Really! (pausing, reading again)
“He was sitting in front of the windows, his curly silver shot hair lit by the sun as if he had a halo. St. Norman. He was wearing jeans, too. The most patched jeans I had ever seen. Patches on top of patches . . . His clear blue eyes lit up when he saw me. He had broad shoulders, a rather large head (to hold all those brains). He was chesty. Not fat. Like a sturdy little horse. (I once drew him as a centaur, which delighted him.) He didn’t look old. Even though I knew he was a year older than my own dad. He stood straightaway and came over to me and he had to look up. He always said he was five eight, but I think he was a hair under that. I introduced myself and he turned on his heel and left. I figured he had a thing about tall women, so I decided I shouldn’t bother to get the book. I was leaving when Francis came up to me and said I should go out with them for pizza after the party. ‘I don’t think Mr. Mailer liked me much.’ (as Fig)
‘Liked you?’ Fig shot back. ‘He’s the one who wants you to go with us.’ Well, Norman and I piled in the back of the car with Fig and Ecey up front. Norman asked me when my birthday was. I told him. January 31, 1949. Norman got all excited. Turns out we had been born on the same day. One minute and twenty-six years apart. He was fifty-two. I was twenty-six. Exactly half his age. The only time in our thirty-three years together that would happen numerically. For Norman, it was like some big portent had swooped in like twittering birds. I wanted an intellectual man who could talk to me and Norman could talk. About anything. For hours.” (looking up, as an aside) Tonight? The subject was me. My hair. My skin. My eyes. (in a broad Southern accent)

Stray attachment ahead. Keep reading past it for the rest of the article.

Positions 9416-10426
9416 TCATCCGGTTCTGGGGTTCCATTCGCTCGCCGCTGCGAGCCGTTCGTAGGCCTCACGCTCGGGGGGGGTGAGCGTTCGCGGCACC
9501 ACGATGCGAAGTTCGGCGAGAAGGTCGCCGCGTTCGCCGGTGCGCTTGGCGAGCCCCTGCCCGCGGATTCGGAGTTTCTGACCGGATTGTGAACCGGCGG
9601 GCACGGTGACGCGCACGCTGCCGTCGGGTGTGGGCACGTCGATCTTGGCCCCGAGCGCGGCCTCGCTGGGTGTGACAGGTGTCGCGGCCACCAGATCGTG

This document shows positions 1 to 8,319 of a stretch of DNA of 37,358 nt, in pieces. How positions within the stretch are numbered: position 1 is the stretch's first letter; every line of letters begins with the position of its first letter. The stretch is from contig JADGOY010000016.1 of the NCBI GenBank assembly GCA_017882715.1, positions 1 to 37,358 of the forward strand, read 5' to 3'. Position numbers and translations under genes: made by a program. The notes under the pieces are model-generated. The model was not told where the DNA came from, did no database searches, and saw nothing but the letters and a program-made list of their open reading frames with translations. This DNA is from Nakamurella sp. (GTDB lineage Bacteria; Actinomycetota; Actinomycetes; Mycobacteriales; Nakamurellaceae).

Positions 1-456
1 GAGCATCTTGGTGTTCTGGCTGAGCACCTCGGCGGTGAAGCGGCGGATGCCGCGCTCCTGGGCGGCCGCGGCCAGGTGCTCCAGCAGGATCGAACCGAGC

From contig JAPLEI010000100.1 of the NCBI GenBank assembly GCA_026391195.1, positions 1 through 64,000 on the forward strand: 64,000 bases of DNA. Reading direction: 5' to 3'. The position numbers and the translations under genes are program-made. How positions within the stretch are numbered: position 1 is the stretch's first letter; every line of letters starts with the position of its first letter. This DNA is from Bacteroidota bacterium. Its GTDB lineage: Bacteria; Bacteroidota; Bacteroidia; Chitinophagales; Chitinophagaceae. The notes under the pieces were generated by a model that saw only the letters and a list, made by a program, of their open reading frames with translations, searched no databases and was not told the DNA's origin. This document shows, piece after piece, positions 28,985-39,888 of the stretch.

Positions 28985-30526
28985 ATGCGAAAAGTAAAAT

‘You really know how to deliver a good line, Mr. Mailer. But I’ve always bought a good line. Well presented.’ Norman roared then, hugged me, and called me, ‘marvelous.’ Later that night, I found myself, driving my VW with Norman beside me, holding my son in his arms, watching him cradle Matthew touched me. When we got to my house, I put Matt to bed and offered Norman some wine. Boone’s Farm’s finest apple.” (removing her glasses, looking up, as an aside)
I think it was in a box. (reading again)